For these reasons, it’s a good idea to contact a mold remediation contractor who can measure moisture levels and mold spore counts, take samples for testing, interpret the results, and recommend appropriate remediation strategies.

RELATED: How to Collect a Mold Sample

4. Address Leaks, Flooding, and Water Damage Right Away

Dealing with excess water or humidity is extremely important to protect your home and family from mold. Keeping your home dry and free of water damage is always the goal, but there’s only so much you can do and accidents will eventually happen.

After the basement or other area of your home floods, thoroughly dry and clean the space as quickly as possible. Regularly check your roofs, pipes, windows, or gutters and fix any leaks as soon as you notice them. If your home regularly has problems with flooding or leaks, it’s a good idea to have the problem areas inspected by a professional to address the issue before a chronic mold problem develops.

RELATED: Mold Remediation: How to Get Rid of Mold in Your Home

5. Increase Ventilation and Airflow

Keeping your house properly ventilated will prevent mold from growing by making your home an unfriendly space for spores. Mold loves to grow in humid, moist, and musty environments. Keep your home dry and clean with good airflow to prevent mold from growing and thriving.

Here are some ways to increase ventilation and reduce humidity in your home:

  • Use exhaust fans in bathrooms.
  • Open windows.
  • Use a dehumidifier and/or air conditioner, especially during humid months.
  • Ensure your kitchen, shower, and laundry areas are properly ventilated.

RELATED: Everything You Need to Know About Household Mold

7. Direct Rainwater Away From Your Home

One of the most effective ways to keep your home mold-free is to keep your gutters clean and ensure they’re doing their job to redirect rainwater away from your home’s siding and foundation. Make sure your gutters are pitched slightly from one end to the other so that the water flows in the intended direction and doesn’t collect.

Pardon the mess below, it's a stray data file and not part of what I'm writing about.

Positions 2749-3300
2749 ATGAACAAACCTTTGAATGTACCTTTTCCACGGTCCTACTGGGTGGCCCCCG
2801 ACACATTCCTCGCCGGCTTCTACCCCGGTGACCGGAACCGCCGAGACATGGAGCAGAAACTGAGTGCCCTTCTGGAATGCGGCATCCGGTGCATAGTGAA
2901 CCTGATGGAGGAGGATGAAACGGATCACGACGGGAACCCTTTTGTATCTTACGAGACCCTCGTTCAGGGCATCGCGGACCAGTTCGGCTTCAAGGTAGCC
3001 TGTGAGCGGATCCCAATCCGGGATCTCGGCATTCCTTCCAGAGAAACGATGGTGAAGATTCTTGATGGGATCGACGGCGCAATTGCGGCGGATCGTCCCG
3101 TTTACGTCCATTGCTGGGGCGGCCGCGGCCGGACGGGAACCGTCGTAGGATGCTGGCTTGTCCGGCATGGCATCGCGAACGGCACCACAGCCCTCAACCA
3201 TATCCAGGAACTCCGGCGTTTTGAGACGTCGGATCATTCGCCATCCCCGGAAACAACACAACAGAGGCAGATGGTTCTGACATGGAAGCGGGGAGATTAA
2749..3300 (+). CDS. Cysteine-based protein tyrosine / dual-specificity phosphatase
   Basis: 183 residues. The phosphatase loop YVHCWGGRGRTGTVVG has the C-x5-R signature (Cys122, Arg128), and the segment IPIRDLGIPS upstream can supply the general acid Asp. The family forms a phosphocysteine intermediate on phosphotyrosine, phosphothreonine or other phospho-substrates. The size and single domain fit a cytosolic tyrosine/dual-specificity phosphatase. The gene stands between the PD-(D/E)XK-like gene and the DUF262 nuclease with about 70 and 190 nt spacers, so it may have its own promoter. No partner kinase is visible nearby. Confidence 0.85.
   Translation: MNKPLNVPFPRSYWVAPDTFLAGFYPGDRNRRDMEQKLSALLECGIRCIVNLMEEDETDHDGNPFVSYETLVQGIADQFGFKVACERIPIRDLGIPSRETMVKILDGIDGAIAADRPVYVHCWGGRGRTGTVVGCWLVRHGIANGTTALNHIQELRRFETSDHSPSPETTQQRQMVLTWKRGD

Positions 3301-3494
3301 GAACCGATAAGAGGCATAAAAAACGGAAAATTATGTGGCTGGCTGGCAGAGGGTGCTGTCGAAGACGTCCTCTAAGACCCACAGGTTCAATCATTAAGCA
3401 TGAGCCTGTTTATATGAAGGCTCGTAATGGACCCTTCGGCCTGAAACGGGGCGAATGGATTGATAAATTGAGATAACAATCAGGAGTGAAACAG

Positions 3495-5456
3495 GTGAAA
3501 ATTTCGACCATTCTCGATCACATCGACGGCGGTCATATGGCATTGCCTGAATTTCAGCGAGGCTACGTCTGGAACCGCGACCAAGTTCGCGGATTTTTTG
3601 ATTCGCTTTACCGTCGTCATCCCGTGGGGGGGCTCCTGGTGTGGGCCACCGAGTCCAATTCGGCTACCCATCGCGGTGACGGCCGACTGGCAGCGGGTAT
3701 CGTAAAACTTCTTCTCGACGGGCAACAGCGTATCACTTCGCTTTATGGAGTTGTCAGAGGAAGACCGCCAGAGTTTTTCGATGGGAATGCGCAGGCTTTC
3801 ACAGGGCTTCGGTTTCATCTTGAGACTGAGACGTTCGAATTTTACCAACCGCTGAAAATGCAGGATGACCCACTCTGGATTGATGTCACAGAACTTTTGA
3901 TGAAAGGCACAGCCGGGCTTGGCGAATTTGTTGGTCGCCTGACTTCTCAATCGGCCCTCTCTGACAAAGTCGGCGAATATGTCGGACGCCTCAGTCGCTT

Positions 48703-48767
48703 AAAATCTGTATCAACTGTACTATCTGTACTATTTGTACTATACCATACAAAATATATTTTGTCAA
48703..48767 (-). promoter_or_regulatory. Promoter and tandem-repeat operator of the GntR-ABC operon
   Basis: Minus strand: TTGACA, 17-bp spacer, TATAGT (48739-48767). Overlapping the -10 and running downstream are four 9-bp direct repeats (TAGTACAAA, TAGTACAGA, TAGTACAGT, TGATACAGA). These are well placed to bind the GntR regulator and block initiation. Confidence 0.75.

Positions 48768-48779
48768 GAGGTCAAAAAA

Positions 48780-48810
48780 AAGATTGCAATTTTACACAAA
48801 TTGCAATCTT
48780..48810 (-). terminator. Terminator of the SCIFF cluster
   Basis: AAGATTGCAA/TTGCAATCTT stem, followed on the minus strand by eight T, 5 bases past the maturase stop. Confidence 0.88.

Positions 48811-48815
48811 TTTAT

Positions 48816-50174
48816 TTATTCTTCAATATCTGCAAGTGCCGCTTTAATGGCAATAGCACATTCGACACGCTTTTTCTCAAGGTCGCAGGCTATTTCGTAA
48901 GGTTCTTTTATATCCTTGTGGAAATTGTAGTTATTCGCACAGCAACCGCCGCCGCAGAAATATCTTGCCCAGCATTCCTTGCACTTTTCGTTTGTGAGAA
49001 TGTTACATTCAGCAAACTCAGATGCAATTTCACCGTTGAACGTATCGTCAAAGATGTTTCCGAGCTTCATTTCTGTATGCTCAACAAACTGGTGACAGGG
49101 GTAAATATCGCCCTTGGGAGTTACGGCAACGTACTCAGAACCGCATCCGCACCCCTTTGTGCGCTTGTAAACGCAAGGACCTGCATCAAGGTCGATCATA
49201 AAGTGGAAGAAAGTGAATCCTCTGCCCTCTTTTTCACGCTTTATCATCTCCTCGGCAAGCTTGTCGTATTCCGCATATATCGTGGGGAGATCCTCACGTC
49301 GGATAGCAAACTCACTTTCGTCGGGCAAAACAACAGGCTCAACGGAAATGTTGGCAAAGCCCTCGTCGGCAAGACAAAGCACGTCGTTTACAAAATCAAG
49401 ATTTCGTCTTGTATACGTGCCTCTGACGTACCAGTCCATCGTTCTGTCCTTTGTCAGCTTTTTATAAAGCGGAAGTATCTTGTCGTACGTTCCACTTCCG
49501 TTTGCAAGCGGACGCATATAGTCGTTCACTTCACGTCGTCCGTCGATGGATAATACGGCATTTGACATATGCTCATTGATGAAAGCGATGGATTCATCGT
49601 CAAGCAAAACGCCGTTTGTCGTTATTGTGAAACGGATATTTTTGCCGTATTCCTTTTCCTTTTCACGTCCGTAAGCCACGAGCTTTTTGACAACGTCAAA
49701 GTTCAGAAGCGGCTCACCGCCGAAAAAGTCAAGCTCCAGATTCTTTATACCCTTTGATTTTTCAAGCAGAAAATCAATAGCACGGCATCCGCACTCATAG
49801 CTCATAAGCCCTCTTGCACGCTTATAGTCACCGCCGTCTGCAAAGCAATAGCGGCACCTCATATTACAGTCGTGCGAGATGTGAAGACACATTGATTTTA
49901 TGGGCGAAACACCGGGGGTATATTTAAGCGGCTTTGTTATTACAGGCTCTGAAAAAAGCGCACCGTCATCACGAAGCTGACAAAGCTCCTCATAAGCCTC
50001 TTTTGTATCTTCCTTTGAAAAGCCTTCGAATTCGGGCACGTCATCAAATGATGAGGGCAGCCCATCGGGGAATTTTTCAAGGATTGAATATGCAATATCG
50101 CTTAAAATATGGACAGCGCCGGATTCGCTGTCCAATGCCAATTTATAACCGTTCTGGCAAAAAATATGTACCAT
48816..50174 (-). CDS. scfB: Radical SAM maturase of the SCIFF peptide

In addition to making sure your gutters are properly installed, check the ground around your home. It should slope downward, away from the foundation, to prevent water from collecting or flooding in your basement or crawlspace. This will help keep those areas of your home dry and prevent mold from growing.

Are you suffering from cold-like symptoms? Concerned you may have household mold?

At JSE Labs, our team of expert consultants offers professional mold inspections and testing services. We use visual inspection, moisture meters, particle counters, and sample collection to help you identify the problem and determine the best solution. Let us help keep you and your family safe!

Contact us today or give us a call at (503) 659-8338 to get started.

Lisa Jones-Stohosky

Lisa Jones-Stohosky

Lisa started in the industrial hygiene and environmental industry in 1992 as an asbestos microscopist and began performing building inspections for asbestos, lead paint, and other hazards in 1994.

“This career has been an amazing experience, traveling for work to perform inspections both locally and abroad to locations such as Hawaii and Germany. My real love however is being in the laboratory and assisting our wonderful clients.”